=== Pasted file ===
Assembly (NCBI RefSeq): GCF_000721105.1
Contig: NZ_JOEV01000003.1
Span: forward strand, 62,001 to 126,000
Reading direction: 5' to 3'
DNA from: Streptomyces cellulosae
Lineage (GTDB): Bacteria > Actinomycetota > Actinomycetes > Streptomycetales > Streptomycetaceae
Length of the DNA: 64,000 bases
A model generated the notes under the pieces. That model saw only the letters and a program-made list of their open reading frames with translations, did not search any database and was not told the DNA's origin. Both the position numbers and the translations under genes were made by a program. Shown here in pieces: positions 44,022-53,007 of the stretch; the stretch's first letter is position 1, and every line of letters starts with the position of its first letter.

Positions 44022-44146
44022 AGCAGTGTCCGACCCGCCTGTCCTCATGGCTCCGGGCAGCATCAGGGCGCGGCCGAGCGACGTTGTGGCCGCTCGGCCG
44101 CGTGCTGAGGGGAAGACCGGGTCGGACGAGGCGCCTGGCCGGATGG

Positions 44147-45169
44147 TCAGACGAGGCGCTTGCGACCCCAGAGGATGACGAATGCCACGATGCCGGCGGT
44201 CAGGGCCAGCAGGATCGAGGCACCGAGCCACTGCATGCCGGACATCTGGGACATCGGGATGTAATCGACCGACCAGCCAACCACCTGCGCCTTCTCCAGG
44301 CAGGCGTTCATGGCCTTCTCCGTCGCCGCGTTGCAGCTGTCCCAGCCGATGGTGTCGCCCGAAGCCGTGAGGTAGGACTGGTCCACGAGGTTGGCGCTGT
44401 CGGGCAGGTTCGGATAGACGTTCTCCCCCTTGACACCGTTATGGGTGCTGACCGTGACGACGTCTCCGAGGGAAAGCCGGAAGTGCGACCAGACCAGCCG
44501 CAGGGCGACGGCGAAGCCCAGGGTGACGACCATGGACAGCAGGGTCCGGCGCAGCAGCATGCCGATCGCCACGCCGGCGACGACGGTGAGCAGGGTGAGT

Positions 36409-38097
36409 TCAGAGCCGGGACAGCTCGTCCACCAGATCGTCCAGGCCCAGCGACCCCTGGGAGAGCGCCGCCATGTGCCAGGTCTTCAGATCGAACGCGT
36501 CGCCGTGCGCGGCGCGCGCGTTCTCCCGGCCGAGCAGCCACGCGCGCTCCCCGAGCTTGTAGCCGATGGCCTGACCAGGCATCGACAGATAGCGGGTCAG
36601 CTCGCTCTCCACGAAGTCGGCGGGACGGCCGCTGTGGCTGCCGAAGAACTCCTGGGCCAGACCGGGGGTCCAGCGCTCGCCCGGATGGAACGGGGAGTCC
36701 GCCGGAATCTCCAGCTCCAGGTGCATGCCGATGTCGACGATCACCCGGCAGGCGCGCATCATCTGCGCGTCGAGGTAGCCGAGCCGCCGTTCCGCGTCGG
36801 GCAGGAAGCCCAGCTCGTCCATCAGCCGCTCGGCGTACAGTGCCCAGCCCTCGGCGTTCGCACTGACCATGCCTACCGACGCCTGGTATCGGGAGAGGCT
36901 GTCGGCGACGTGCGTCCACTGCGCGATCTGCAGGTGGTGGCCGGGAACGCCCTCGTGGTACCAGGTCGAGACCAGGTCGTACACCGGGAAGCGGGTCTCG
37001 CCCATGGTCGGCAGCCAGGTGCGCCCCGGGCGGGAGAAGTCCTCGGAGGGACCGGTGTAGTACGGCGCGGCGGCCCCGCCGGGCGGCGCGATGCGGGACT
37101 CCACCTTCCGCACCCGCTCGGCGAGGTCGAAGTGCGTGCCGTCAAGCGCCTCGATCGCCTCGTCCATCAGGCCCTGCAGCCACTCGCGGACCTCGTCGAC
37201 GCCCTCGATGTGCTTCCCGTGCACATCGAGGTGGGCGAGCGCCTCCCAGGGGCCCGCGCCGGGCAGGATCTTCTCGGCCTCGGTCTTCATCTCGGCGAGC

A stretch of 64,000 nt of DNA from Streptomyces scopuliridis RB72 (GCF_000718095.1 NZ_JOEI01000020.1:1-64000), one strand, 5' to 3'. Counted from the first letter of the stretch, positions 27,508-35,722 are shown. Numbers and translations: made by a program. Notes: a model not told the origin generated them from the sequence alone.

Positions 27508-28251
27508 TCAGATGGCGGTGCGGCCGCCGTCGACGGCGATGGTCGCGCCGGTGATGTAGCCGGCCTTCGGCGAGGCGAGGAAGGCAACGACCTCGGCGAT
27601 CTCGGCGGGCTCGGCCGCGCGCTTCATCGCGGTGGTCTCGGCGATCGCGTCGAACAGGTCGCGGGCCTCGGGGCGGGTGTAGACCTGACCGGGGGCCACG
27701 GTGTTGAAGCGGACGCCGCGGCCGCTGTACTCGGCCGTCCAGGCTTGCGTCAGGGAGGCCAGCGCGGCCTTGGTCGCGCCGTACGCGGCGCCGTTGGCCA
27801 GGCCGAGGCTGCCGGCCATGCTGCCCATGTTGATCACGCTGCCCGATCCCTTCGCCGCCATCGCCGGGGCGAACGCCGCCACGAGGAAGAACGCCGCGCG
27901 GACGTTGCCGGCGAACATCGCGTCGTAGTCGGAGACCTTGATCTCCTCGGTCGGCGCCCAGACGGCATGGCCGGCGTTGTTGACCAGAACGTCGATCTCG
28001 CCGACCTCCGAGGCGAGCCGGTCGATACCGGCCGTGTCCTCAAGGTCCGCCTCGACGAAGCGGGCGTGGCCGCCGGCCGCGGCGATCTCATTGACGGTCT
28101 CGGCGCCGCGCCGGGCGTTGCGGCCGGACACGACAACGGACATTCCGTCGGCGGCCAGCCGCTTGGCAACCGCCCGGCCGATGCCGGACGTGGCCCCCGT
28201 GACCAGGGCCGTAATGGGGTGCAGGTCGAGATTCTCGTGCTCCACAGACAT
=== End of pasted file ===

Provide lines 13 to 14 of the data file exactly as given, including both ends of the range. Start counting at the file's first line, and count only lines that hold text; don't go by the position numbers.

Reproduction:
44147 TCAGACGAGGCGCTTGCGACCCCAGAGGATGACGAATGCCACGATGCCGGCGGT
44201 CAGGGCCAGCAGGATCGAGGCACCGAGCCACTGCATGCCGGACATCTGGGACATCGGGATGTAATCGACCGACCAGCCAACCACCTGCGCCTTCTCCAGG